Last week’s literature review has really paid off. A few key ideas that emerged from it for me were:

  •  Blur. Image segmentation has been shown to work on more zoomed-out H&E images where the objects are too small to have internal texture.  To mimic this effect with zoomed-in images, blur away the internal texture before segmentation.
  •  Contrast enhancement. Rescale the image to use the full intensity range and/or use nonlinear transformations to make the neurons bright enough that an algorithm can pick up both the neurons and the astrocytes at the same time.
  •  Size filters. Filter the objects by size after segmentation to separate neurons from astrocytes.

I started to roll these concepts into a new CellProfiler pipeline and was almost immediately impressed by the results. This level of segmentation accuracy still probably isn’t good enough for any serious feature analysis, but it’s a whole lot better than what I was getting. Here are preliminary results:

You can download the pipeline here (.txt; rename to .cp after you download).  (N.B. the above image has been downsampled for web viewing; as a result the pipeline won’t work on it)

The basic concept of the pipeline is:

  1. Deconvolute colors and use the hematoxylin signature
  2. Blur
  3. Enhance the contrast
  4. Blur again
  5. Segment

I spent some time playing with the modules and their parameters, with varied results:

  • Smoothing: The “smooth keeping edges” filter preserves the edges of the astrocytes better and thus results in a better segmentation. But it also keeps too much of the internal texture of the neuron nucleoli, leading to split objects. Tweaking the edge intensity difference parameter looks promising but I couldn’t manage to get it just right. The Gaussian filter, meanwhile, makes the neurons easier to segment (particularly with larger filter sizes, say >10) but then causes some mergers and overly generous edges on the astrocytes.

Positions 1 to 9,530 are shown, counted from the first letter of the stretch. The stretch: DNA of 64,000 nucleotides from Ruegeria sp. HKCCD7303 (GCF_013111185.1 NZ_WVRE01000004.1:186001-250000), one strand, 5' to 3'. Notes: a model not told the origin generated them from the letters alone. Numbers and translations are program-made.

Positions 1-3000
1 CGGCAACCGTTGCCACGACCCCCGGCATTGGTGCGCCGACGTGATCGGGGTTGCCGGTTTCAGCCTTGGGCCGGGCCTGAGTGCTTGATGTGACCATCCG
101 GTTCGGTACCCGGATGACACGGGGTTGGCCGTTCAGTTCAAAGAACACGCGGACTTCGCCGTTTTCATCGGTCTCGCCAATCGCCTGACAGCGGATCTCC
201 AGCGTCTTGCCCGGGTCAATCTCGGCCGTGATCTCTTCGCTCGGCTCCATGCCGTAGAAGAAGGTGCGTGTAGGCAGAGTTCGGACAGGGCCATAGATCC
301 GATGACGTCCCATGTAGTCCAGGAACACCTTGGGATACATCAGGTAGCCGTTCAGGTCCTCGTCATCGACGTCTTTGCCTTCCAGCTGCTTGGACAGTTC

• Rescaling intensity: The default settings work pretty well here. But I also tried setting a custom intensity range to expand. This is tough because the neurons are barely brighter than the background. Their intensity ranges overlap within the .33-.36 range. This is why I ended up putting a blur before the rescaling, to try to get the neurons more uniformly bright before rescaling.
  • Threshold correction: The threshold correction factor on IdentifyPrimaryObjects matters a lot. Setting it to .8 or so gives really good astrocyte recognition but loses some neurons. Setting it all the way down to .2 finds many neurons but gives the astrocytes too large of borders.

So I think I’m getting a lot closer here but the details matter a lot. I think the next step to really nail this segmentation will be to adapt the machine learning script to vary the parameters of not only the IdentifyPrimaryObjects module but also the RescaleIntensity and Smooth modules.